Katie Ganshert is an author who is unafraid to tackle the difficult issues of life and she does so with such finesse. In “Life After” she plumbs the depth of her characters’ emotions as they work their way through grief and guilt in the aftermath of a tragic train bombing that left only one survivor. I found it extremely easy to become involved emotionally with the characters, especially Autumn and Paul. I was also prompted to consider my own possible reactions if confronted with a similar situation.

How many of us have ever really wondered about those left behind after a devastating tragedy other than a passing thought or two or perhaps a pause to pray for the families of the victims? The author apparently asked herself those questions and developed them into a book that dares to ask “What If?” and “Why?” She also boldly portrayed both the relief and subsequent guilt of one character who lost a spouse. I was impressed by the perceptive and sympathetic understanding of her characters as she dug deep to bring them to life.

“Life After” is a poignant yet rich novel that clearly presented that faith and hope really can emerge from tragedy.

I voluntarily reviewed a copy of this book that was provided by the author. A favorable review was not required and all views expressed are my own.


It could have been me.

Snow whirls around an elevated train platform in Chicago. A distracted woman boards the train, takes her seat, and moments later a fiery explosion rips through the frigid air, tearing the car apart in a horrific attack on the city’s transit system. One life is spared. Twenty-two are lost.

A year later, Autumn Manning can’t remember the day of the bombing and she is tormented by grief—by guilt. Twelve months of the question constantly echoing. Why? Why? Why? Searching for answers, she haunts the lives of the victims, unable to rest.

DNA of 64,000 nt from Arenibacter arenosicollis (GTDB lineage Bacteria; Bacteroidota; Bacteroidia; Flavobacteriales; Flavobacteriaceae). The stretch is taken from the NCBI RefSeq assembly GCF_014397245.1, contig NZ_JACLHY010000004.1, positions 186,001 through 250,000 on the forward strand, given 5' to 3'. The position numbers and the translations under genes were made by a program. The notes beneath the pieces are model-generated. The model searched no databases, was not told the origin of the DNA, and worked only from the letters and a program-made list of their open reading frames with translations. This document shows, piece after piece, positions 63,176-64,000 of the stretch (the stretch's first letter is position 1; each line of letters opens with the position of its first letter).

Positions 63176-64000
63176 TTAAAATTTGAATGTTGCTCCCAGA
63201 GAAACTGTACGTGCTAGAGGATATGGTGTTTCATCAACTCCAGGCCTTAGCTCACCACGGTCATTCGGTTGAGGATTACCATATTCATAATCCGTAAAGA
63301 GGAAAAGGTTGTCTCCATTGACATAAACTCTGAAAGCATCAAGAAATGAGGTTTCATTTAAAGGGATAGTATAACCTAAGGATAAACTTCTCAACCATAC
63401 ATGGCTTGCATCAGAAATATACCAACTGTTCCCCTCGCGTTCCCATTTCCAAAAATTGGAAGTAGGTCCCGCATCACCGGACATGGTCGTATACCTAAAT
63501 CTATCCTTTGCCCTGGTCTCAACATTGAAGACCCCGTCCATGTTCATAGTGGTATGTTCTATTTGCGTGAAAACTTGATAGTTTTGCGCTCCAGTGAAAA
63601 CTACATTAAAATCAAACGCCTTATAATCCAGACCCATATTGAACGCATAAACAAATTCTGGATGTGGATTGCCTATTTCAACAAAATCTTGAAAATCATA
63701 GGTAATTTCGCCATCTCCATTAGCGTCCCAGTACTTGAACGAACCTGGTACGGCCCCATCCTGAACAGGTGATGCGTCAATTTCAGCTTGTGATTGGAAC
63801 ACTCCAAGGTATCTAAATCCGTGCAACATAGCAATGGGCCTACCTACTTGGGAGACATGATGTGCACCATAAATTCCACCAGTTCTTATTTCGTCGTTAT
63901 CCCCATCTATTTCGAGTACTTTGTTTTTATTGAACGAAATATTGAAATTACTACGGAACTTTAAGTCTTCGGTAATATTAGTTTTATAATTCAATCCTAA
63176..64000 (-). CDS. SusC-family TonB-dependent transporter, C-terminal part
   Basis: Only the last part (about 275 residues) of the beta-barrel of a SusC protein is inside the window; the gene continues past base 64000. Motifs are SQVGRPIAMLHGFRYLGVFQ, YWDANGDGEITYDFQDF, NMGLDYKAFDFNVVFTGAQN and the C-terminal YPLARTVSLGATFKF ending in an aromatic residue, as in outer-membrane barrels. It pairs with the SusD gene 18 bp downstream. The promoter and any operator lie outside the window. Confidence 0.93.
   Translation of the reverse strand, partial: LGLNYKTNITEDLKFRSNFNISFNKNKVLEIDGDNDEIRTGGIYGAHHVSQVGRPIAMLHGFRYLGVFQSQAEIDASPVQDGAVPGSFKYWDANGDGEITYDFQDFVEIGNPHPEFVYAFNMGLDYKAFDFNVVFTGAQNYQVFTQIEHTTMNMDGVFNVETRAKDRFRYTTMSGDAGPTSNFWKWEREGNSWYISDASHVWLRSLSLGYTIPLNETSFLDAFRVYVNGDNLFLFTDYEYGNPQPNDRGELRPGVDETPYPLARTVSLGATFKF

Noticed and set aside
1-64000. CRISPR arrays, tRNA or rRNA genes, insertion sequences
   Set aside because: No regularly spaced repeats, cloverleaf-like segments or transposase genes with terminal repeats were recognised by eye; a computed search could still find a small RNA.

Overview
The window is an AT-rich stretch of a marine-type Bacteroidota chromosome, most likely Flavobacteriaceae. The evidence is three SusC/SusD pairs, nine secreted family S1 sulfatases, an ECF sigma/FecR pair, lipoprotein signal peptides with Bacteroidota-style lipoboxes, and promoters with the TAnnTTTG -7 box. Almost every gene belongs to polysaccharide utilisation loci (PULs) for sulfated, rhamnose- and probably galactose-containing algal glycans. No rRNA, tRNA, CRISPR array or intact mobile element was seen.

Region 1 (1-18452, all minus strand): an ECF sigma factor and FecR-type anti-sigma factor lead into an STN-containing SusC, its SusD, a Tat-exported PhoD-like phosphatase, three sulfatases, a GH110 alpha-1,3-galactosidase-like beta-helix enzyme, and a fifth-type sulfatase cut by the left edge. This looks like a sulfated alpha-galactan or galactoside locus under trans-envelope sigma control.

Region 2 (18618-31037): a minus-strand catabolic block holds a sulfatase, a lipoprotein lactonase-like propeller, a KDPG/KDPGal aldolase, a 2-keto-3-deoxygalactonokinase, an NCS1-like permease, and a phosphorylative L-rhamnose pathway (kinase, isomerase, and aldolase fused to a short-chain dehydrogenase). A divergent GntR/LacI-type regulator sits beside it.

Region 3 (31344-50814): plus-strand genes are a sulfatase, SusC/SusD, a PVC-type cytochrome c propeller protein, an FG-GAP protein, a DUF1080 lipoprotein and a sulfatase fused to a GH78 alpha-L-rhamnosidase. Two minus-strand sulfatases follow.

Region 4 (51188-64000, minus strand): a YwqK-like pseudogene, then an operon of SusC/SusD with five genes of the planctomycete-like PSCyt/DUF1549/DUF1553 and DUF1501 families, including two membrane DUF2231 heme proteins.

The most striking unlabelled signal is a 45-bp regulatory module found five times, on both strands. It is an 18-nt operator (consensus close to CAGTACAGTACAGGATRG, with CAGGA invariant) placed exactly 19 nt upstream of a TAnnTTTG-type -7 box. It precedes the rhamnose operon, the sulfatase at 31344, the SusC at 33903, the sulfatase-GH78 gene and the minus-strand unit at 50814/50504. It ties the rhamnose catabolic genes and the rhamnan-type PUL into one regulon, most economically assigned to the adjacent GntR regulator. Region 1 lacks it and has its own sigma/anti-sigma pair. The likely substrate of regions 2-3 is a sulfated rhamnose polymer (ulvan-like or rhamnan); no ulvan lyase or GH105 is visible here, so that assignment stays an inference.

Paul Elliott lost his wife in the train bombing and wants to let the dead rest in peace, undisturbed and unable to cause more pain for his loved ones. He wants normalcy for his twelve year-old daughter and young son, to see them move beyond the heartbreak. But when the Elliotts and Autumn are unexpectedly forced together, he fears she’ll bring more wreckage in her wake.

In Life After, Katie Ganshert’s most complex and unforgettable novel yet, the stirring prose and authentic characters pose questions of truth, goodness, and ultimate purpose in this emotionally resonant tale.


Christy Award finalist, Katie Ganshert is the author of Wildflowers from Winter and Wishing on Willows. She lives in Iowa with her handsome husband, their dinosaur-loving son, and their goofy black lab, Bubba. When she’s not busy writing or playing or reading or snuggling, she is obsessing over the paperwork and the waiting that comes with adoption, which she and her husband hope to complete sometime before they are fifty.